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WAAS User Segment

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WAASWAAS
Title WAAS User Segment
Edited by GMV
Level Basic
Year of Publication 2011
Logo GMV.png

The Wide Area Augmentation System (WAAS) is the United States Satellite Based Augmentation System. The programme, started in 1992, is being carried out by the Federal Aviation Agency (FAA)[1] and is specially developed for the civil aviation community.[2] The system, which was declared operational in late 2003,[3] currently supports thousands of aircraft instrument approaches in more than one thousand airports in USA and Canada.[4] WAAS service area includes CONUS, Alaska, Canada and Mexico.[5] The WAAS programme is continuously in evolution; two development phases have been already covered, a third is in progress, and there are plans to improve the capability of the system in parallel with the evolution of the SBAS standards towards a dual-frequency augmentation service.[6]

WAAS User Segment

The WAAS user segment consists in the GNSS receivers that combine GPS information with the SBAS signal-in-space broadcast by the WAAS GEO satellites. As such, the user segment is not under the control of the WAAS service provider, FAA, and it is driven by the GNSS application market. Although the prime target of WAAS is the civil aviation user community, most of GPS receivers nowadays can be configured to receive and process WAAS signal-in-space (SIS), so they can benefit from the enhanced accuracy and/or integrity offered by WAAS.[7]

WAAS users include any aircraft with approved SBAS avionics using a SBAS-enabled GPS receiver. The WAAS user equipment shall be compliant (certified) against several standards, i.e. RTCA MOPS DO 229 (see article SBAS Standards). The civil aviation certified equipment is in the highest rank with respect its cost. There exist a large number of certified receivers manufacturers worldwide, including:[8]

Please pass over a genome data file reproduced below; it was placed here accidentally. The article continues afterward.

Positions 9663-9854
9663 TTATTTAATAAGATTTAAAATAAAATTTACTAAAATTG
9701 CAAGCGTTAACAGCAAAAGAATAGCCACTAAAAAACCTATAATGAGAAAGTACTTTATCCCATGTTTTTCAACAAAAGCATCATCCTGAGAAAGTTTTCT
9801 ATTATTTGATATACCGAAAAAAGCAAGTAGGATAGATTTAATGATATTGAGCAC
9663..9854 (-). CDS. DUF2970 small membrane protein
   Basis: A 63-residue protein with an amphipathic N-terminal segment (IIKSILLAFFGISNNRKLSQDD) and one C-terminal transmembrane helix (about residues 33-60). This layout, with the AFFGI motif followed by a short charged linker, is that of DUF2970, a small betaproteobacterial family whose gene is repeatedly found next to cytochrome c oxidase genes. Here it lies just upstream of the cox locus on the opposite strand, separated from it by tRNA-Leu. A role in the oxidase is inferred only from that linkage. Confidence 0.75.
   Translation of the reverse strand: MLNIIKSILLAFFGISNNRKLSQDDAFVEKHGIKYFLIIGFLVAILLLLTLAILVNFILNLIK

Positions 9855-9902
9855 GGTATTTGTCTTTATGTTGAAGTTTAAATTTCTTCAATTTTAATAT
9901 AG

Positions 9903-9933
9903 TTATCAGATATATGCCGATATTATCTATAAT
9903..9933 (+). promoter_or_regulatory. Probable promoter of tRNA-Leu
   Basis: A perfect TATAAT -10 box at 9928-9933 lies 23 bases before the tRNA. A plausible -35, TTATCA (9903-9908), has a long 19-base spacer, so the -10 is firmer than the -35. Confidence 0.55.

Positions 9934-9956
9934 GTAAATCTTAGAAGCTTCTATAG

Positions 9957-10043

Aircraft Supplemental Type Certificates (STC) have been issued by the FAA for an important number of aircraft models equipping WAAS-compliant avionics, including, among others, aircraft from Boeing, Bombardier, Cessna, Embraer, Falcon, Hawker...[8] Other certificates are in progress including airplanes from other companies such as Airbus or Lockheed Martin.[8]

Aircraft equipped with WAAS compliant avionics may take benefit from the more than 2000 LPV/LP approaches approved in USA and Canada airports [4] (see the article WAAS Services).


The non-safety-of-life devices comprise low cost, general purpose GPS equipment that uses the WAAS signal-in-space (SIS) to provide the user with an enhanced accuracy performance in comparison with the one provided by a standalone GPS device. In comparison with the certification requirements of the safety-of-life user equipment, the general-purpose equipment is not necessarily compliant with the RTCA MOPS DO 229 processing rules, but might only make use of the processing algorithms that render the accuracy corrections provided by the SBAS SIS.

Notes

References

  1. ^ Navigation Services - History - Satellite Navigation, FAA.
  2. ^ Navigation Services - Wide Area Augmentation System (WAAS), FAA.
  3. ^ Wide Area Differential GPS (WADGPS), Stanford University
  4. ^ a b GNSS - GPS/WAAS Approaches, Federal Aviation Agency (FAA).
  5. ^ WAAS Service Expanded into Canada and Mexico, September 28, 2007, Federal Aviation Agency (FAA).
  6. ^ SatNav News, Vol. 33, March 2008, Federal Aviation Agency (FAA).
  7. ^ List of available SBAS receivers, ESA, March 2006.
  8. ^ a b c WAAS Program Update, 2011, FAA